The statue feels very apropos right now as Americans watch the passion and heart of Ukrainians defending their country, said Claudia McCain, a longtime member of the Ketchum Arts Council. “These guys are so powerful. They get shot at and they want to get back on battlefield to defend their country, which is something we have not had to do here.

    “In contrast with Yellow Bird Boy, the Nation Builder takes a piece made from clay, showing how it’s made. It’s earth, honest, down to the core.”

  • Pieta was created by Matt Johnson, a Los Angeles artist who creates humorous works out of surprising, sometimes unorthodox. materials. In this case, he’s used mufflers to evoke thoughts of Michelangelo’s marble La Pieta sculpture of Mary holding Jesus in her arms after he was brought down from the cross. One muffler part is tilted down looking at the body just as Mary’s, noted Poole.
  • “Blind Bust III” was created by Diana Al-Hadid, a woman who was born in Aleppo, Syria, raised in Ohio, schooled at Kent State and who now lives in Brooklyn, N.Y. She mines ancient histories to process today’s most pressing issues, such as immigration and women’s empowerment, showing that history is not always as fixed as one might think.

    She uses classical, biblical and mythological stories as a jumping off point for her sculptures, said Poole.  For this cast bronze piece, she mixed paint with glue and let it drip down giving the sculpture an appearance of deteriorating.

    “It’s an interesting use of paint to make sculpture. This is a commentary on how busts are almost always of men and often about power. The deteriorating look suggests that these guys are supposed to be heroes, but heroes fade. It also offers the notion that our heroes don’t always see clearly,” said Poole.”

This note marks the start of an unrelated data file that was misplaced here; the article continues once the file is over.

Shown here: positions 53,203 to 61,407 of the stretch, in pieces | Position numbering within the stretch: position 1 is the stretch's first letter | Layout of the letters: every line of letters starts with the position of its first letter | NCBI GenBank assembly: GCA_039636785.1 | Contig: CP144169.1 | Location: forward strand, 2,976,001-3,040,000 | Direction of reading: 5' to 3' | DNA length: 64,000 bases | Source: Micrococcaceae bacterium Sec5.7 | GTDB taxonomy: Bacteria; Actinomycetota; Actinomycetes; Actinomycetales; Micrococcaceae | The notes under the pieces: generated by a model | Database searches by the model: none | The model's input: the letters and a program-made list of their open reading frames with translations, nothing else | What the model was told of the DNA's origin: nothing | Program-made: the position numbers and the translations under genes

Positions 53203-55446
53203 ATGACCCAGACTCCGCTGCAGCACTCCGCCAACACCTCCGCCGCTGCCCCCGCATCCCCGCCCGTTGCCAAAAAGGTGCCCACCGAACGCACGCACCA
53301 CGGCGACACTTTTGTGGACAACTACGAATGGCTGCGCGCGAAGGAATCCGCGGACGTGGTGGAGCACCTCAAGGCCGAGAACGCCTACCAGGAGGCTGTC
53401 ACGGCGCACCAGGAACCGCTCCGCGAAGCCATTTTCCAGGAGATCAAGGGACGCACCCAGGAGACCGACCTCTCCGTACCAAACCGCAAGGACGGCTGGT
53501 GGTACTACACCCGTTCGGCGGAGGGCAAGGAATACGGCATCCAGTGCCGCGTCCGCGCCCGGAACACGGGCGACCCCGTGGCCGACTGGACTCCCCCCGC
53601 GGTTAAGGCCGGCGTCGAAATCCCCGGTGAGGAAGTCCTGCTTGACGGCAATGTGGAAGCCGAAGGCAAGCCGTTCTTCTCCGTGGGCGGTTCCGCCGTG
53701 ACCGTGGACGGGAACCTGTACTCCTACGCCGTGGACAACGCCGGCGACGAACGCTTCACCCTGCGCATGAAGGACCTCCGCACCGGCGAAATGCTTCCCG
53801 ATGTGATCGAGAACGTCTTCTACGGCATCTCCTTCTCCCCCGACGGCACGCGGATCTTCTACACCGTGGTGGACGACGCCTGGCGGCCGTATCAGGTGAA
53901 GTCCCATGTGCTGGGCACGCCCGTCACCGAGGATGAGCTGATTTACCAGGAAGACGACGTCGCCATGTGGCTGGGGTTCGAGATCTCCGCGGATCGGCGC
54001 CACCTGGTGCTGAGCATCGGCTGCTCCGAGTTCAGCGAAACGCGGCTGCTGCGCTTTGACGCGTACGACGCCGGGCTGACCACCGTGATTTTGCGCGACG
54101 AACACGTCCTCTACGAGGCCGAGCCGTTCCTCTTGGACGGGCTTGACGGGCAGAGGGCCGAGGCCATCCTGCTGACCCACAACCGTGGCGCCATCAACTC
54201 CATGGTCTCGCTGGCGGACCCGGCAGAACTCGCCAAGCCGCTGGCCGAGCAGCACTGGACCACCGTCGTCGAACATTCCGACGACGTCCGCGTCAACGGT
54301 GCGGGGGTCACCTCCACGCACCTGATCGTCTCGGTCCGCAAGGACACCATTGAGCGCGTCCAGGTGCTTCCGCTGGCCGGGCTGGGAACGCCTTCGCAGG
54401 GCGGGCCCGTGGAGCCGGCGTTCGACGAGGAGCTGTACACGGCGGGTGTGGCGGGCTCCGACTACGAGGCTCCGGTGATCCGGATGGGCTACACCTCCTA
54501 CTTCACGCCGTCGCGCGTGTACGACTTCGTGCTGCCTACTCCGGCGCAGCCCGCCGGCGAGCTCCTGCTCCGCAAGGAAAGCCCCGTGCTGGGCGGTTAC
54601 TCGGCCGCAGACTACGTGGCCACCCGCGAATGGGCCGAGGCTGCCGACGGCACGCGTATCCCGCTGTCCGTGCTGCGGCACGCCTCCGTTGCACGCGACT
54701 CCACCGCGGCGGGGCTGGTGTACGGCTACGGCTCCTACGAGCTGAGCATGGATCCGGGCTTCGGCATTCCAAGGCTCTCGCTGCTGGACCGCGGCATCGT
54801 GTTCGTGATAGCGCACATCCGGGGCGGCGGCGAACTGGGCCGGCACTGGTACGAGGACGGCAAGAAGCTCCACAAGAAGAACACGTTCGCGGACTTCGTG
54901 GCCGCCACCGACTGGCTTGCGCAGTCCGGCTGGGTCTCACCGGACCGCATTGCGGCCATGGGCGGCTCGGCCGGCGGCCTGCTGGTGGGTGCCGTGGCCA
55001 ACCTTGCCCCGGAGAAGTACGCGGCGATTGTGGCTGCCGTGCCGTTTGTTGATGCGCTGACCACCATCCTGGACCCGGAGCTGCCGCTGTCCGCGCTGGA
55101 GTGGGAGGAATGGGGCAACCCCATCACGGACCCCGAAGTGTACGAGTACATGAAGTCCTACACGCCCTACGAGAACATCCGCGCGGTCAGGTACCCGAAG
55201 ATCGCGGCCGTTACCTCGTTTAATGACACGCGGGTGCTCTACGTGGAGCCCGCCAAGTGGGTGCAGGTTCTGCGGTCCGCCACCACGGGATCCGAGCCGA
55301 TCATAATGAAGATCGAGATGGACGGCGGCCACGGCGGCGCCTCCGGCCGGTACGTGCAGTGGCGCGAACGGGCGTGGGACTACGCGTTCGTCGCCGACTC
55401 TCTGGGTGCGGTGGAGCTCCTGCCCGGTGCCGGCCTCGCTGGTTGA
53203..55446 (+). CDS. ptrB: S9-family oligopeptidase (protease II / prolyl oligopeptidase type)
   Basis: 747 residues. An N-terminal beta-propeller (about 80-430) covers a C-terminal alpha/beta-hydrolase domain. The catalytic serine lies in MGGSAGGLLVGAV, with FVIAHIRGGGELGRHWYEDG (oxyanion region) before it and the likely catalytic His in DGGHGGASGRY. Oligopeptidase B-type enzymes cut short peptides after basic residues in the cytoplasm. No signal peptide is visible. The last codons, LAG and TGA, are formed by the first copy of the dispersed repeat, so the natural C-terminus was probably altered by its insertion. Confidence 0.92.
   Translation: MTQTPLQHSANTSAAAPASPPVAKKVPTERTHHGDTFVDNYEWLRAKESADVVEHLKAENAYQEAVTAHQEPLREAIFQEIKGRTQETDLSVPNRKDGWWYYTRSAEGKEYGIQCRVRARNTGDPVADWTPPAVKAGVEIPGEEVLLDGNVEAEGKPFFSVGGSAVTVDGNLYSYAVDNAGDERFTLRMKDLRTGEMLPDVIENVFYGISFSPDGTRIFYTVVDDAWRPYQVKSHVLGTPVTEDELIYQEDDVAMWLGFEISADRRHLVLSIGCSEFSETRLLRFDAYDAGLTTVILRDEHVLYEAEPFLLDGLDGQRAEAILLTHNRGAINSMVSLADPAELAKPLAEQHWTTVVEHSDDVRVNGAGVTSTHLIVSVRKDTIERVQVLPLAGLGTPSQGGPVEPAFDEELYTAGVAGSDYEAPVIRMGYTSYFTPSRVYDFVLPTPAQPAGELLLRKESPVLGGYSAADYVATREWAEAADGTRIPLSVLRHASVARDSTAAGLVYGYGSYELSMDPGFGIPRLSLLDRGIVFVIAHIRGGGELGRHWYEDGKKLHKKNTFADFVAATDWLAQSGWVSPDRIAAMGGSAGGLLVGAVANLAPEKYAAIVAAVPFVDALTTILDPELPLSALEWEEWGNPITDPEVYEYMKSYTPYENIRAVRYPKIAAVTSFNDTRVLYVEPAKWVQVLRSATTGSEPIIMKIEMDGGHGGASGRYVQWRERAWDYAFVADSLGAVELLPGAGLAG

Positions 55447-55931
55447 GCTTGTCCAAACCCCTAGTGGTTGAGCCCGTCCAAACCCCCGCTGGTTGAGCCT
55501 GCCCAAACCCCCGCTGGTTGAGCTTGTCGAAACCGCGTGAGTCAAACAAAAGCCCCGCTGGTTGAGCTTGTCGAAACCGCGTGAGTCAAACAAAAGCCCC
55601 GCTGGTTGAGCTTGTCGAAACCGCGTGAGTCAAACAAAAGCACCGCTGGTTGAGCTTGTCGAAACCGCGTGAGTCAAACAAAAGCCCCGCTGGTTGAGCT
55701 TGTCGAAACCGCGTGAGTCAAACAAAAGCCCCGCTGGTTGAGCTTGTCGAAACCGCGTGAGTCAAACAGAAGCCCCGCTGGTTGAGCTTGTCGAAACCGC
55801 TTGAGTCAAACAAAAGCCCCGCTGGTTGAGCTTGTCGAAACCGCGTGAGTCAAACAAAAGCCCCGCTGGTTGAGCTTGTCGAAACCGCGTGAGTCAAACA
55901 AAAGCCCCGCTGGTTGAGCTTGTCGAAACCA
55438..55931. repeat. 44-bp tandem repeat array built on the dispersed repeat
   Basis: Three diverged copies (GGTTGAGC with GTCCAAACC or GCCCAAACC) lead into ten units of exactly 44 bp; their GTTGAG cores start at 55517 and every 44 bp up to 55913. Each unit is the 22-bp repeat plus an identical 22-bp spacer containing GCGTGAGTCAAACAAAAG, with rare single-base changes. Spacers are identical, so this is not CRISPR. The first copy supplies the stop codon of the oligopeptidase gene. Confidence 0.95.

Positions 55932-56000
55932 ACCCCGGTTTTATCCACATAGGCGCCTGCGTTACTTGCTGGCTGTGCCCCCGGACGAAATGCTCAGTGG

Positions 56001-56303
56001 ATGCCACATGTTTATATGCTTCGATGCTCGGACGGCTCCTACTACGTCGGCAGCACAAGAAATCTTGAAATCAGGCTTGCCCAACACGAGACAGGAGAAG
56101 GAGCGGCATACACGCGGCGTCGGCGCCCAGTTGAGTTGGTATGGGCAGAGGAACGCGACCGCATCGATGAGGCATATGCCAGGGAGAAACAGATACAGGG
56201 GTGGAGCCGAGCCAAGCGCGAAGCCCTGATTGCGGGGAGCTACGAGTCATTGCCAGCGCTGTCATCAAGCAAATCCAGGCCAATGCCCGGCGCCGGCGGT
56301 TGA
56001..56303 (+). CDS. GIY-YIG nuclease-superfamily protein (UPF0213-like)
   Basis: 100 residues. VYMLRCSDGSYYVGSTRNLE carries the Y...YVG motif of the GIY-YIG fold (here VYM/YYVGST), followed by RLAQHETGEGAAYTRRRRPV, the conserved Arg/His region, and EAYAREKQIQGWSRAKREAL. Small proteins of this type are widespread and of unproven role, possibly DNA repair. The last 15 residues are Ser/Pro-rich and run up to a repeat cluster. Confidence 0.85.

• Big Grid was created by Sterling Ruby. Born on an Air Force base in Germany to an American father and a Dutch mother, he grew up on a farm in southeastern Pennsylvania where he was inspired to try Amish quilt-making and Pennsylvania redware pottery.

He now lives in Los Angeles where he creates a wide variety of works ranging from a ready-to-wear clothing line to sculptures.

This block placed in the COVID Memorial Garden at the Sawtooth Botanical Garden was designed as a response to minimalism and boasts two windows that give the black sculpture a facial quality. In fact, a tear runs down the side next to one window.

These five sculptures join other sculptures curated by Gail Severn, including Will Robinson’s fountain in front of the visitor center and his bench in the Serenity Garden, which was created with the help of Kim Nalen and her father Skip in honor of loved ones.

A Mark Stacz piece donated by Steve and Elaine Wynn while they were still a couple sits on the south end of the garden.

“The caliber of these new pieces is enormous,” said Severn.

While Ruth Bloom can be credited with donating the sculptures, Adam Elias deserves credit for installing them, said McCain: “He’s an unsung hero of town. Installing sculptures like these is a huge job and he knows how to do that.”